Dozens of well-worn armchairs and couches faced forward.
Tibetan flag streamers, portraits of students and original artworks, hockey sticks and other student memorabilia lined the room’s perimeter.
The Philosophy Club reminded me of my own longing in high school for something more meaningful than what the standard curriculum offered.
By 1996, the curriculum was completed for, what turned out to be, a standard introductory philosophy class and, under the guidance of my then principal Bob Galardi, I was able to pilot the first class.
“I wonder if we have ever asked ourselves what education means.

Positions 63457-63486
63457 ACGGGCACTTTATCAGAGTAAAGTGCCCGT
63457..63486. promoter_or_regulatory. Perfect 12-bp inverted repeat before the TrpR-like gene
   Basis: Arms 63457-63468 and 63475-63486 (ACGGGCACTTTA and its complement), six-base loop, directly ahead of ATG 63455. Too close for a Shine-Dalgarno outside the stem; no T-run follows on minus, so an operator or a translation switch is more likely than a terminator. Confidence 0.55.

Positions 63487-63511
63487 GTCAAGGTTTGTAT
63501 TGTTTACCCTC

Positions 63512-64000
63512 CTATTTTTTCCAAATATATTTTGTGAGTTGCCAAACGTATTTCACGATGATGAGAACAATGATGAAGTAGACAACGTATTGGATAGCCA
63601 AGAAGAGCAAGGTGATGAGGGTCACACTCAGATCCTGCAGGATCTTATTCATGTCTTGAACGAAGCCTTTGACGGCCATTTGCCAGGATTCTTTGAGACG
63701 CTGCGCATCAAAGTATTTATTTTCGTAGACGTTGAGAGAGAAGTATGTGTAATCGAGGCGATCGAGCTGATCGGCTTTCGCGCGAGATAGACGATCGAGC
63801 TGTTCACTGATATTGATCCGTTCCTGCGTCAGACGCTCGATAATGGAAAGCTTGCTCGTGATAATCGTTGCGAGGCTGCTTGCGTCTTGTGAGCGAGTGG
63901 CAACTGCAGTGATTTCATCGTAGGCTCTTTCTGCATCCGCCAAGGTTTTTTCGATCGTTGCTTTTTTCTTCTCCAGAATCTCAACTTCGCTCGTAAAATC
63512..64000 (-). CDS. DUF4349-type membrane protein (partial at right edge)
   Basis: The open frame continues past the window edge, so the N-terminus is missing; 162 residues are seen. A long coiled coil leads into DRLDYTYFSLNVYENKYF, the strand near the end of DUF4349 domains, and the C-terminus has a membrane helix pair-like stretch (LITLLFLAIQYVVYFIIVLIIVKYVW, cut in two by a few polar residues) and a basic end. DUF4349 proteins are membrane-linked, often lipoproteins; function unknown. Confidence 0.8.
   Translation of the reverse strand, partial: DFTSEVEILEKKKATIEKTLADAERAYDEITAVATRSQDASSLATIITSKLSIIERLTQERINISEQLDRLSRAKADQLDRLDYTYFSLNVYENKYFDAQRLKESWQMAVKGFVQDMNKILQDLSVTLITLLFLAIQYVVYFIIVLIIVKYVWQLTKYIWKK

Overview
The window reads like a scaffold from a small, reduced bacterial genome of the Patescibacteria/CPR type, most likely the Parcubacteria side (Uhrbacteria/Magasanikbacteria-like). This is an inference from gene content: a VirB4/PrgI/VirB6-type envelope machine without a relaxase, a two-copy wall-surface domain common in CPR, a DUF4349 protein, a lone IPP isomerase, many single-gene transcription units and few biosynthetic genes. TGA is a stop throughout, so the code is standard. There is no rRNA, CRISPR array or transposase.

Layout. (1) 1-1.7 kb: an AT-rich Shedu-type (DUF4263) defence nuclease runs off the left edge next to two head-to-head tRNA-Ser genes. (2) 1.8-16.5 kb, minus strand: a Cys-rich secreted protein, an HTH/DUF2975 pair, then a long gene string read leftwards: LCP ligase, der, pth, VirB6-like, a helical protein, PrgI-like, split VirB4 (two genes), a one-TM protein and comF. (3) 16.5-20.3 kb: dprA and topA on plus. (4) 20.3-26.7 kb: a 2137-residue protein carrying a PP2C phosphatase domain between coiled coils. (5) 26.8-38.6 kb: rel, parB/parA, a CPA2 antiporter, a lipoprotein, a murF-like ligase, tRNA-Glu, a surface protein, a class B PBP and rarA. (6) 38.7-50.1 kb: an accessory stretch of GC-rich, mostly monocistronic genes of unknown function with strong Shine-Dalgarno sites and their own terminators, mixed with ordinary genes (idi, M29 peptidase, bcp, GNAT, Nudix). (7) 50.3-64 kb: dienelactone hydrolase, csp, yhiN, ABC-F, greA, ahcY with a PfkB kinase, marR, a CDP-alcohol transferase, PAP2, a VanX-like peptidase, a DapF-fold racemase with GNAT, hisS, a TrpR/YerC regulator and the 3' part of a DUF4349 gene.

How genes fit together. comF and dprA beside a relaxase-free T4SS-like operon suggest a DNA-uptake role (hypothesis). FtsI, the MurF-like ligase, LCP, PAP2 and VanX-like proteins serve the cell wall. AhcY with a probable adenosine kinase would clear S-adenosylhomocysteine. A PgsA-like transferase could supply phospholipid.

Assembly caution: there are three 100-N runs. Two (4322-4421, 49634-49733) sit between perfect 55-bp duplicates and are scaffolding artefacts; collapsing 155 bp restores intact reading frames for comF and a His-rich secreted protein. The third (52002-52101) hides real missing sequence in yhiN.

Why do we go to school, why do we learn various subjects, why do we pass examinations and compete with each other for better grades?Their charge, as a class and as a supportive community, would be to answer Socrates’ call to action: “The unexamined life is not worth living.”Inspired by his belief that “the search for an authentic self is one of the primary tasks of adolescence,” the curriculum fosters a supportive, trusting environment for seniors to navigate life’s philosophical questions together., or “the Council” for short, referring to the tradition of the tribal council.As of 2013, over 4,500 seniors have participated in the Council’s exploration of identity and purpose among small, confidential groups of seniors.Inspired by his belief that “the search for an authentic self is one of the primary tasks of adolescence,” his new curriculum would require a classroom model that fosters a supportive, trusting environment for seniors to navigate life’s philosophical questions together.His hope was that such a class could help students build compassion and strength of character — in his opinion, far better indicators of a senior’s success.I don’t remember the class or even what the assignment was, but I do remember doing this project on using “The Socratic Method” as a pedagogical practice, a modified version of the Socratic dialogue, the purpose of which is to help students think for themselves as they come to grips with whatever subject is being taught.The Socratic Method has become the signature pedagogy in every class I have ever taught.Helping students become self-aware, critical thinkers has been my central mission as an educator.It was clear early on in my career that a 53-minute history class period was not going to suffice for many of these students to quench their thirst for meaning and for delving deeper into the world of thoughts and ideas.Robert began to refine a disciplined dialectic approach in which the class would spend a few weeks establishing trust, and then begin what he calls the Council process.Each period, a different student would read a personal statement to the class and then spend the entire hour answering questions posed by the others to encourage that student’s “journey to the authentic self.” Homework would be to write a thoughtful, positive commentary to that period’s Council participant.